Sunday, September 21st, 2014

A $1 billion deal

Atlanta Mayor Kasim Reed, standing at the microphone, takes a question from a reporter during a March 7, 2013 press conference to announce a deal with the Atlanta Falcons on a $1 billion stadium.
Atlanta Mayor Kasim Reed, standing at the microphone, takes a question from a reporter during a March 7, 2013 press conference to announce a deal with the Atlanta Falcons on a $1 billion stadium.

Atlanta Mayor Kasim Reed and Atlanta Falcons owner Arthur Blank announced recently they’ve agreed to the financial framework of a $1 billion stadium to replace the 20-year-old Georgia Dome.

The deal must still be approved by the 15-member Atlanta City Council.

PolitiFact Georgia thought it would be useful to present some summaries of several fact-checks we’ve done of claims about the proposed stadium. The complete versions can be found on www.politifact.com/georgia.

Readers can comment on our rulings by going to our Facebook page at www.facebook.com/politifact.georgia.


Kasim Reed: The Georgia Dome would need up to $350 million in work over the next five to seven years.

Reed cites figures from a 2010 study that puts the dome’s renovation costs at about $393 million. Those renovations would include 369,000 square feet of additional space, a roof replacement and upgrades to the seating bowl/field area. Using these figures, the renovations would be more than the $200 million public investment in the proposed deal for a new stadium.
   
A study the following year, completed by the same company, lists maintenance and capital costs to keep the dome at "today’s" levels between $79.5 million and $114.5 million. Those costs would include basic renovation items such as technology and plumbing upgrades, along with a new roof.

Using these figures, the renovation cost would be less than the $200 million public investment into the proposed new stadium deal.

The difference lies with which style of renovations is chosen: the exclusive Rolls-Royce level of renovations or the cheaper, base model Honda level of renovations. We rated the mayor’s claim Half True.

Duriya Farooqui: "Of the 18 stadiums built between 2004 and 2013, 47 percent of the total cost came from public sources."

Farooqui, the mayor’s second-in-command, made the claim during the first presentation about the stadium inside a crowded meeting at City Hall.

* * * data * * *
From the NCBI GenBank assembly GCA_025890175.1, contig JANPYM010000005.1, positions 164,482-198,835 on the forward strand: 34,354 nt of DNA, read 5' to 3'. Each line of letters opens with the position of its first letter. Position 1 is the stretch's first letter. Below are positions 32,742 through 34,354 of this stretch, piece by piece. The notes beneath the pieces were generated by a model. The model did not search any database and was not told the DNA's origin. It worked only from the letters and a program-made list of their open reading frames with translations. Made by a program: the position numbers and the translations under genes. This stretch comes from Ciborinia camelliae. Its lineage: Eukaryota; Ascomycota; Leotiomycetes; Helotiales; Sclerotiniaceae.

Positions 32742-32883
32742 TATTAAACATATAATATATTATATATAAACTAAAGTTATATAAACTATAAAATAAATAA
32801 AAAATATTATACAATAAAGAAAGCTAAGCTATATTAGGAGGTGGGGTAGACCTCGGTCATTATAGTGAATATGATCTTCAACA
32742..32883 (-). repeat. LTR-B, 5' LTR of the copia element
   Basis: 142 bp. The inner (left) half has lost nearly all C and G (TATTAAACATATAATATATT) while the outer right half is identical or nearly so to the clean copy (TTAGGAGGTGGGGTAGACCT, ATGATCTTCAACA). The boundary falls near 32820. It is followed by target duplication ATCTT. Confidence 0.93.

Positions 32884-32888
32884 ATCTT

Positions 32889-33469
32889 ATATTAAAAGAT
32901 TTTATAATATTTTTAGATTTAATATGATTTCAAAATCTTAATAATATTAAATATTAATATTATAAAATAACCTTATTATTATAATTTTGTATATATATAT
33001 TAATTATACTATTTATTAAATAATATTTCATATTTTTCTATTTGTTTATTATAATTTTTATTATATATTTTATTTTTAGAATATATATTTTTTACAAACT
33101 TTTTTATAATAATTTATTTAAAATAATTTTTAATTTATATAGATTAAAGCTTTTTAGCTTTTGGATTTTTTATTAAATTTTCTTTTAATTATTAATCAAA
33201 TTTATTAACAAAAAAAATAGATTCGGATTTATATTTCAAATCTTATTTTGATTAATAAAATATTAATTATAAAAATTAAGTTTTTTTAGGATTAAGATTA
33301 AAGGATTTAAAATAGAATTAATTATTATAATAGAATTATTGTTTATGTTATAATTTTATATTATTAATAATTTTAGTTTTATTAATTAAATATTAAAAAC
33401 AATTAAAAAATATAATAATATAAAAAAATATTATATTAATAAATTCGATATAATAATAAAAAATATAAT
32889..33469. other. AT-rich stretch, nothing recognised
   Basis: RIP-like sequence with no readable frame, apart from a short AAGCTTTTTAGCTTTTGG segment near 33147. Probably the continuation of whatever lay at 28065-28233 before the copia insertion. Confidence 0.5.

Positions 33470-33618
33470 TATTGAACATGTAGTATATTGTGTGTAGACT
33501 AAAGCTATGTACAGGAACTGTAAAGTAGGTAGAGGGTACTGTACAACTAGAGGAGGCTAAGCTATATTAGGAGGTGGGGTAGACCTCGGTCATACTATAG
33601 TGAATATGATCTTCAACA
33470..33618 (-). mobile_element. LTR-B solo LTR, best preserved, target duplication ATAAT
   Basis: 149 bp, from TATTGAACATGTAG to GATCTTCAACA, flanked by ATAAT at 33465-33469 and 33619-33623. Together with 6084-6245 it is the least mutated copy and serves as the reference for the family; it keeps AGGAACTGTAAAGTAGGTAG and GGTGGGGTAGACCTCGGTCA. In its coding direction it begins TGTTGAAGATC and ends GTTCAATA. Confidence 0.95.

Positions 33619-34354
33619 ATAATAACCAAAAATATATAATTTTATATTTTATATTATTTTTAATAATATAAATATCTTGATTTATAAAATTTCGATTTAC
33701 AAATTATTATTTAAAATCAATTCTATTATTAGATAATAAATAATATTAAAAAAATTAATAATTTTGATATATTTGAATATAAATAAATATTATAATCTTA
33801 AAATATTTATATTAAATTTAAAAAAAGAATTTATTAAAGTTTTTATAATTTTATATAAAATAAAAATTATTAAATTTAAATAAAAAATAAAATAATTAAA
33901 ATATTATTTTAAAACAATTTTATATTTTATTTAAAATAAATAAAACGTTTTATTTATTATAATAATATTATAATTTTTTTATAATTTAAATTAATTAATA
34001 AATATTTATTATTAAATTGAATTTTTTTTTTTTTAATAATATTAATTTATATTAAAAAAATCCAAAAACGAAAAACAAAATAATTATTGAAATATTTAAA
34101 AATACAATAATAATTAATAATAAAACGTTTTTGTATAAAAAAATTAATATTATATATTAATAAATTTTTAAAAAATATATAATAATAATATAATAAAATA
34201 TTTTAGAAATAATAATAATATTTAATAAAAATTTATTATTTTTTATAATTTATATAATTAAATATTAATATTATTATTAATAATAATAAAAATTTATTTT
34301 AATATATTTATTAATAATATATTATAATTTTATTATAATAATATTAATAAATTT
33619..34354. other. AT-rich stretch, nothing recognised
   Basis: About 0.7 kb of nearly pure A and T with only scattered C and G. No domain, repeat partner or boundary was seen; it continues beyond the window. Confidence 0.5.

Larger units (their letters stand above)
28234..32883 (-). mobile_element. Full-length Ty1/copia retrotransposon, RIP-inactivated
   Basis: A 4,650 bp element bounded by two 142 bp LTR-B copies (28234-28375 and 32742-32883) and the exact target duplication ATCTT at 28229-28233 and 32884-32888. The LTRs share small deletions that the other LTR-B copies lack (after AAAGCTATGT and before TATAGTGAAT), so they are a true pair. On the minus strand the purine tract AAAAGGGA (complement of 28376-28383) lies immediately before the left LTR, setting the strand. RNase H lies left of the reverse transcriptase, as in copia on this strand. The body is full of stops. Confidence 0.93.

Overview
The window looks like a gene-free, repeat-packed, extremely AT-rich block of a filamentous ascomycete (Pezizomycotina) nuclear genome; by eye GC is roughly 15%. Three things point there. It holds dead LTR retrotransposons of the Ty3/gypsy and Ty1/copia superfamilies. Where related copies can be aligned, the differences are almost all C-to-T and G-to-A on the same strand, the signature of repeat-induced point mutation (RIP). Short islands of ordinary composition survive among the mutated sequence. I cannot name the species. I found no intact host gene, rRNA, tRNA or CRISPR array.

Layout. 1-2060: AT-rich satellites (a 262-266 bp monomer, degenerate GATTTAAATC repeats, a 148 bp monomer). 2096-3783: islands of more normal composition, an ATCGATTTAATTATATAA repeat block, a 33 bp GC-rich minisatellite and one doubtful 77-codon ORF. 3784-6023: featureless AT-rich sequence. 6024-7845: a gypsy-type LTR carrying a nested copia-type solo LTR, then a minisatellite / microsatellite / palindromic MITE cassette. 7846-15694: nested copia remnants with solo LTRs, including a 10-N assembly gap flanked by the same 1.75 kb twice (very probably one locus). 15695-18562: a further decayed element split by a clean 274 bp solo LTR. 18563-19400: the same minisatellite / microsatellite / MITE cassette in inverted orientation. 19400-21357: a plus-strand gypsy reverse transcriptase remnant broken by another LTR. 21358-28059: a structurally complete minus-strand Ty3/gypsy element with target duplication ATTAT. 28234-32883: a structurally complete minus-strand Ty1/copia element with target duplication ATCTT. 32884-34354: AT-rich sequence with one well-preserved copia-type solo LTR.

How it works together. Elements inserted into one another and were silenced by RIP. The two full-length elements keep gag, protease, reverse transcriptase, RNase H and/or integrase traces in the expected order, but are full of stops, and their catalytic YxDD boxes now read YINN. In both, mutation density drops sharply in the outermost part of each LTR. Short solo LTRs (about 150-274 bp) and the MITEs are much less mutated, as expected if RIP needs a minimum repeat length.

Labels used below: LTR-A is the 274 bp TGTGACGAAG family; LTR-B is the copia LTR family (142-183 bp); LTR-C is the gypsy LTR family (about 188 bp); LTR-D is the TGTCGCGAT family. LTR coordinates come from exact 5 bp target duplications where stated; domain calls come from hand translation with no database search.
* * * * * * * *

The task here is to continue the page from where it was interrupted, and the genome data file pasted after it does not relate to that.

In the past decade, 18 multimillion-dollar facilities were built for professional sports teams. These facilities cost a combined $11.7 billion to build, with a public contribution of about $5.6 billion, or 48 percent of the total cost.

Of the four venues that cost $1 billion or more to build, the public investment was about 18 percent, two percentage points less than the Atlanta project would require.

The claim is on target, even if you remove arenas. But the public investment in billion-dollar stadiums was much less than 47 percent. We believe this context is necessary to fully understand Farooqui's statement. We rated Farooqui's claim Mostly True.

Vincent Fort: "What concerns me is there is only two sentences that have been written about minority business."

The state senator from Atlanta is worried minority-owned businesses will be largely left out if and when the time comes to hand out contracts to build the new stadium.

Thus far, a term sheet laying out a nonbinding blueprint for the stadium and operations has been approved. Fort uses the brief minority business mention in the term sheet as a reason to be leery of the state's promise to carry out minority participation promises.

A look at the term sheet shows that Fort's statement is mostly correct. But more explanation is needed. City leaders are pushing for almost a third of the work to be done by minority businesses, and team executives have said they will offer equal opportunities. But the devil is in the details, and those details have not been worked out.

Fort's statement is partially accurate but needed a lot of additional information. We rated Fort's claim Half True.


Zell Miller: "[T]he Georgia Dome has returned $10 billion in economic impact to the state of Georgia."

The former Georgia governor and U.S. senator made his claim in an op-ed. Miller is a consultant and adviser for the law firm, McKenna, Long & Aldridge, which is working with proponents of the new stadium.

Miller, however, was using errant data provided to the firm by the Georgia World Congress Center Authority, which owns and operates the Georgia Dome. There was a glitch in the formula they used to make the estimate. From our research and conversations with other experts, we concluded the dome’s economic impact is likely between $5 billion to $7.5 billion.

We rated Miller’s claim as False.